This is the fifth post in a sixteen part series on “Marriage with a Chronically Self-Centered Spouse.” In the posts three through five we will examine the criteria and categories Scripture uses to define a severe case.
It is an understatement to say that it is difficult to decipher what it going on in an argument with a self-centered spouse. If that is true for the objective counselor listening to the “slow motion replay,” then it is incredibly difficult for the spouse trying to make sense of these interactions “on the fly” in day-to-day life.
Prospect Theory, from the field of economics, can offer some helpful insight. Simply stated this theory asserts that people respond to the same situation differently based upon whether they view it as an opportunity or a threat. When “framed” as a threat people generally respond to a situation in a more reserved manner. When “framed” as an opportunity people generally respond with more creative ideas.
So what is going on in during a conflict with a self-centered spouse?
The aggressively self-centered spouse frames a threatening interaction (i.e., harsh conflict) as an opportunity and is, therefore, more comfortable and creative during the exchange. This gives him a competitive advantage over his wife who likely views this interaction as a threat and is stifled.
Based upon the criteria we defined in the previous post [link], threat-versus-opportunity is not a mere opinion difference between the spouses. The aggressively self-centered spouse has a false confidence in his assessment of the situation that provides a “competitive advantage” of creative freedom of thought when he should be compassionately convicted about his actions.
The passively self-centered spouse frames healthy interaction as threats and is, therefore, awkward or evasive during safe communication. Normal interactions involving emotions or personal disclosure are intimidating so she retreats from these interactions.
Again, this should not be applied to simple introvert-extrovert differences, but to occasions when interactions necessary for family functioning are avoided because of a sense of fear or discomfort. When this happens, the passively self-centered spouse’s interpretation places him at a “competitive disadvantage” because what he is striving for is emotional safety when the situation calls for connecting.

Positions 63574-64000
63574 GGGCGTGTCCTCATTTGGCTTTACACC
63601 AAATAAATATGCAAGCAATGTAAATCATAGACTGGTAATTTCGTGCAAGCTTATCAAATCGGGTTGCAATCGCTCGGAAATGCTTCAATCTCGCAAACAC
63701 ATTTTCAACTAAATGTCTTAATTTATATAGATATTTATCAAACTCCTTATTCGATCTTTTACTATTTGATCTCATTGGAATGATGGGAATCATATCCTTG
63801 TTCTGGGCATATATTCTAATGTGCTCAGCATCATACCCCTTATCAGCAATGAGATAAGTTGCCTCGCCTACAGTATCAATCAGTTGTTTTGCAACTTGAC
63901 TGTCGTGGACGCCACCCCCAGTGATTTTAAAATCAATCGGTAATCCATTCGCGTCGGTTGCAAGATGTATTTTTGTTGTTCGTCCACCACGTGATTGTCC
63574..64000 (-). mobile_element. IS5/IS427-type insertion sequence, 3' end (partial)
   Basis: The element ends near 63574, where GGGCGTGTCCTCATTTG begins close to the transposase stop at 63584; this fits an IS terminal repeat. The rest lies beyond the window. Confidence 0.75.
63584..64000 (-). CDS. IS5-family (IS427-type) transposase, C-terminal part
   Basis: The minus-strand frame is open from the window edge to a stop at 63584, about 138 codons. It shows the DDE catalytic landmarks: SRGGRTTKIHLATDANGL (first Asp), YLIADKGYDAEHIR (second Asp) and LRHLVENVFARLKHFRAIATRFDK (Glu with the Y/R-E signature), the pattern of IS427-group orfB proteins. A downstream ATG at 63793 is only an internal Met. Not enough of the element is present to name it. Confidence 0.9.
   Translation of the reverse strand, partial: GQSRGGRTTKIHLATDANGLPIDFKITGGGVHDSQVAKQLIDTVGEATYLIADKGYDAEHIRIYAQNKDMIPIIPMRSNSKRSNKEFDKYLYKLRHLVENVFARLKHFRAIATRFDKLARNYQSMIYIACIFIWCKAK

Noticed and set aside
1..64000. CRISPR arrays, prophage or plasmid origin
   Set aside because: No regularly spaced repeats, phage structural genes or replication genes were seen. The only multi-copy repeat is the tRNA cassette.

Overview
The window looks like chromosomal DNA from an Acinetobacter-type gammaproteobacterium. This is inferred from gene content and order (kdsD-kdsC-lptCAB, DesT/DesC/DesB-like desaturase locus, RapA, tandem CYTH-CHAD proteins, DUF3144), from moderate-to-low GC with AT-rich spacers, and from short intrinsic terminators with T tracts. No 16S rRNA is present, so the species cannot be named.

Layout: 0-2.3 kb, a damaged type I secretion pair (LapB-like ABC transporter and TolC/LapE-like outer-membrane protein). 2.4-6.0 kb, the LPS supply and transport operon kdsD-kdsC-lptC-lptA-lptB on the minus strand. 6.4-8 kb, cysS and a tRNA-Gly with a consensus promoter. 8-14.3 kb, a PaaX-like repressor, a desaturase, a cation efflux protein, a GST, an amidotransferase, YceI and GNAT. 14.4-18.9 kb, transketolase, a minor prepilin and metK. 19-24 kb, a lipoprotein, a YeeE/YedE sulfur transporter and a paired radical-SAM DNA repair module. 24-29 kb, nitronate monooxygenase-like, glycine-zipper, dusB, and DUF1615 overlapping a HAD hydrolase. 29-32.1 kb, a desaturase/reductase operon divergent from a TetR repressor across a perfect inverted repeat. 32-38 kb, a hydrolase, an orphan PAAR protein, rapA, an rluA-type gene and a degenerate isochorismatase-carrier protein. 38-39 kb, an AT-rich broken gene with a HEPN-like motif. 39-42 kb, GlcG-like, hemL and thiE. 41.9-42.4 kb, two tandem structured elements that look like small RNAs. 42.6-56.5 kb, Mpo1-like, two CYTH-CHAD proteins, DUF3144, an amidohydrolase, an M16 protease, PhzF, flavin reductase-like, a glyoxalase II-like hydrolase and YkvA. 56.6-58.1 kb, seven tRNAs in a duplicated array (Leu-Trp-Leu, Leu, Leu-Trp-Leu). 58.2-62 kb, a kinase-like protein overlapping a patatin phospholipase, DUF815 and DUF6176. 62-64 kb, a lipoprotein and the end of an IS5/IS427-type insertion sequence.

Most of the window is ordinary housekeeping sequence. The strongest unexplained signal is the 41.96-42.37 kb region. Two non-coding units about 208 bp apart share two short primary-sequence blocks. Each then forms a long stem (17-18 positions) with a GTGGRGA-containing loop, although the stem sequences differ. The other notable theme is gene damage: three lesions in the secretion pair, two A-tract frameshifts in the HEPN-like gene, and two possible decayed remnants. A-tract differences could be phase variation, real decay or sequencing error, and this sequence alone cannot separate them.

It should not be assumed that these interpretations are overt or intentional. This assessment is not trying to assign motive, but to capture the relational dynamic involved which makes these interactions feel so “crazy.” At this point we are not solving; we are still working on seeing accurately.
What can be gained from this assessment?
We no longer have to focus initially on solving the “subject of the day.” We can ask, “Does he feel ambitious while she feels scared?,” or, “Does he feel intimidated while she is seeking to feel close?” If we get a yes to either question, then the difference in framing makes effective communication nearly impossible.
This difference in framing happens in almost all marital communication. If being alerted to this dynamic brings quick acknowledgement and change, then the marital problem was not chronic self-centeredness.
However, in cases of chronic self-centeredness (aggressive or passive) the offending spouse will not acknowledge the obvious mis-framing of the situation. Threatening actions on the aggressor’s part will be justified as being potentially effective (hear “opportunity”) if their spouse would just listen. Healthy overtures of interaction towards the passive spouse will be construed as evasive or controlling (hear “threat”).
At this point, the focus of communication is to rightly “frame” these interactions for the self-centered spouse. Debating the wrongness of the aggressive or passive responses will be ineffective until the context of those responses are seem differently. That will be the subject of the next several posts in this series.